Because It’s Fun

An interview with Chris Noble, author of “Why We Climb: The Worlds Most Inspiring Climbers”

The question can be eye-rolling. The proverbial dead horse. Yet, Chris’s book dives into it in a way that makes it new again, exploring the unique motives and seemingly inhuman talent of many of the world’s best climbers. What we find is that there are as many reasons “why” as there are climbers, and also there are plenty that we all share. One of which, as Chris quips in the first chapter, is that “When your Aunt Hazel asks, ‘Why do you climb?’ what she’s really asking is, ‘Why risk your life and waste your time on such a worthless activity?'”

I caught up with Chris a few times this winter to chat about his book (and ice conditions).

SD: How did you know I had an Aunt Hazel? Mine was actually an Aunt Helen, but still… 

CN: Haha! I’m pretty sure all climbers have an Aunt Hazel or Helen—someone in their families, who in their wildest dreams, can’t imagine why anyone would risk their life and waste their time climbing. Why is this?  Because from a practical standpoint, climbing seems useless. It’s uncomfortable, scary, and offers few financial rewards.

That’s why people who aren’t climbers always ask—why do you do this? And it’s why climbers themselves have such a difficult time answering—the rewards are intensely personal, intangible, and like any inner experience—frustratingly difficult to explain to those who haven’t shared them. Why We Climb delves deep into those intangibles.

Tommy Caldwell practicing “elective hardship” on the Alien Roof (5.12b), North Face of the Rostrum | Photo: Chris Noble

Describe your first time climbing or your first memory of climbing. 

I grew up in Ohio long before there were climbing gyms. We had no rock but we had plenty of trees. I spent a large part of my summers at my grandmother’s house climbing fruit trees in her back yard. Just like Peter Croft talks about in the book, my hero during that period was Tarzan. I would read about Tarzan’s adventures then go outside and act them out.

Then, in 1973, my first week as a freshman at the University of Colorado, I signed up for a beginning rock climbing course. By coincidence my instructor was Jeff Long, who is still one of my favorite climbing writers. At that time Jeff was trying to read something, write something, and climb something every day. That left a deep impression on me. I was a creative writing major so we had plenty in common. Even after the class ended he was kind enough to take me climbing a few times. At that time climbing had a rich and dynamic literary tradition, and for me that was a big part of its appeal. I’ve always loved the combination of action and contemplation Gaston Rebuffat wrote about. You go out and have these amazing adventures, then you come home, light a fire, pour a glass of wine, and write about what you learned.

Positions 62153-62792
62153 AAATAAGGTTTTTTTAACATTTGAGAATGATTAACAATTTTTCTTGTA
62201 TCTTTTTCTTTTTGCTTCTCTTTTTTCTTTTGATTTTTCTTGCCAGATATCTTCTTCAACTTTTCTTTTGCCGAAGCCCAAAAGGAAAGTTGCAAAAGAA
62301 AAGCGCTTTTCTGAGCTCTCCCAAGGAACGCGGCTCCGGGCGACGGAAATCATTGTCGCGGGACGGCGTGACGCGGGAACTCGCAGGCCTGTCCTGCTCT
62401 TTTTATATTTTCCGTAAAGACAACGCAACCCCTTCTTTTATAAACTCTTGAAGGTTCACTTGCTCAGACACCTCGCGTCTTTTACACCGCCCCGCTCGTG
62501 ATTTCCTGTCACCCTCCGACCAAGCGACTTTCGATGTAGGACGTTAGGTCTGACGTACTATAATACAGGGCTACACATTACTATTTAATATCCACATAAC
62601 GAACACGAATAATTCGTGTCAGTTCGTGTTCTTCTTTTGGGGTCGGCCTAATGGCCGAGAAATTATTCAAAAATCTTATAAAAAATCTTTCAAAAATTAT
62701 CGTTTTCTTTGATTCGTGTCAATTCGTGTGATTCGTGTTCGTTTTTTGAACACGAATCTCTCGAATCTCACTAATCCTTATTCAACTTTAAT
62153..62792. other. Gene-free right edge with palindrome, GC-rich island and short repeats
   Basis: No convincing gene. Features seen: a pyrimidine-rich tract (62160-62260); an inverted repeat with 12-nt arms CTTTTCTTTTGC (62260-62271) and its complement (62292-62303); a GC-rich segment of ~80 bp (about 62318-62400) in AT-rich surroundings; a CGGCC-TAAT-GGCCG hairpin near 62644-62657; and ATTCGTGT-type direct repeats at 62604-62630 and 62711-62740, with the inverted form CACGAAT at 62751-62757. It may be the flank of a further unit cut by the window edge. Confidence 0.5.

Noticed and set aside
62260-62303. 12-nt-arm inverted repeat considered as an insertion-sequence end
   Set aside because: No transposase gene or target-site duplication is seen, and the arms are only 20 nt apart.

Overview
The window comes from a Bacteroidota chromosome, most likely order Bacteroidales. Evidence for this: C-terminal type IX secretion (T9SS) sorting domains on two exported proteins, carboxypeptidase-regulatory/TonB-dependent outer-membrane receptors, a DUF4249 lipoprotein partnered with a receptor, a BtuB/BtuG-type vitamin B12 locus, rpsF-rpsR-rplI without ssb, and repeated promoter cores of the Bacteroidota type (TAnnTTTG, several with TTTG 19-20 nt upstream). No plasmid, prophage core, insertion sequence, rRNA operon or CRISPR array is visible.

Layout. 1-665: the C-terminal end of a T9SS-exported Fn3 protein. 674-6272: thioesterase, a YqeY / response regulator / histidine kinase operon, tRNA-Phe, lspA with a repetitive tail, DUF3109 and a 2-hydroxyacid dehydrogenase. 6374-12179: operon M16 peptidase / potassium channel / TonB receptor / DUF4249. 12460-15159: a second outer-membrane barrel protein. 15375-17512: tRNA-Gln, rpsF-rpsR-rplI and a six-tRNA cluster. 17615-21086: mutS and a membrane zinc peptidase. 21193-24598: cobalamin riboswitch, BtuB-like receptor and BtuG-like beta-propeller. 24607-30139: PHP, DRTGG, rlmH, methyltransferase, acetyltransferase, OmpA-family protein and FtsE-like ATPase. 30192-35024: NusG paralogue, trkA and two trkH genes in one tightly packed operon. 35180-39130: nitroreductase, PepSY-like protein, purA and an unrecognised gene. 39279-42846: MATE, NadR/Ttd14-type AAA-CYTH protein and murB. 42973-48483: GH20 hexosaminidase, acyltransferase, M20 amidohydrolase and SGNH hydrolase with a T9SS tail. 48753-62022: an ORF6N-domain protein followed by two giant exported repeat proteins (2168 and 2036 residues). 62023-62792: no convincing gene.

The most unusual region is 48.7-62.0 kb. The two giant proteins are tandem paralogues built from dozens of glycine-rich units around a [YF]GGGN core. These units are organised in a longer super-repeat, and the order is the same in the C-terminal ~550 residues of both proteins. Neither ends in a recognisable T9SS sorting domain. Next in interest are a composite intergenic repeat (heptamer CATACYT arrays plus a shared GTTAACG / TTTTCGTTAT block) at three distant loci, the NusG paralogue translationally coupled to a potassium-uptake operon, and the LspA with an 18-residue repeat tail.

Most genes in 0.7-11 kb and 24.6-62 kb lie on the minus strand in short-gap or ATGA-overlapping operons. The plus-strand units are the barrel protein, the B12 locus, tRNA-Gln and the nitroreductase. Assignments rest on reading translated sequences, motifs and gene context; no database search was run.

Did you know at that point that you’d be climbing for the rest of your life? If not, when did this click?

Not really, in those days skiing was my main passion. Like so many kids from the Midwest, skiing led me to the Rockies, but over time the sheer diversity of the climbing experience, the beautiful places to pursue it; the close-knit community one meets, and the fact that it’s so bloody hard to master have made it my number one interest.

The funny thing is that it’s always been difficult for me to shake a slightly Puritanical attitude toward outdoor recreation—the view my parent’s generation had that skiing and climbing were things you outgrow. For me, the turning point came when I was working on my earlier book Women Who Dare, about inspiring women climbers. Spending time with people who have realized that their soul’s true purpose is to be a climber gave me permission to feel the same, to unapologetically shrug off the idea that climbing isn’t grown up, serious, or worthwhile.  In Why We Climb I point out that the climbing lifestyle is what philosophers call autotelic— that is an end in itself, not a tool or instrument of something else, but the expression of an elegant and noble way of being in the world.

Adam Ondra climbing Les Tres Panes (5.14b), Pelvoux, France | Photo: Chris Noble

Which climbers in your book surprised you most?

I suppose Adam Ondra surprised me most one day when I was photographing him at a crag in France. At the time he was competing on the World Cup (he subsequently won the Lead title for the year) so he was trying to on-sight 5.14’s, which, as he points out, is what’s required to win World Cup Lead events. When we were eating lunch, Adam said, “Don’t you want to climb something for yourself?”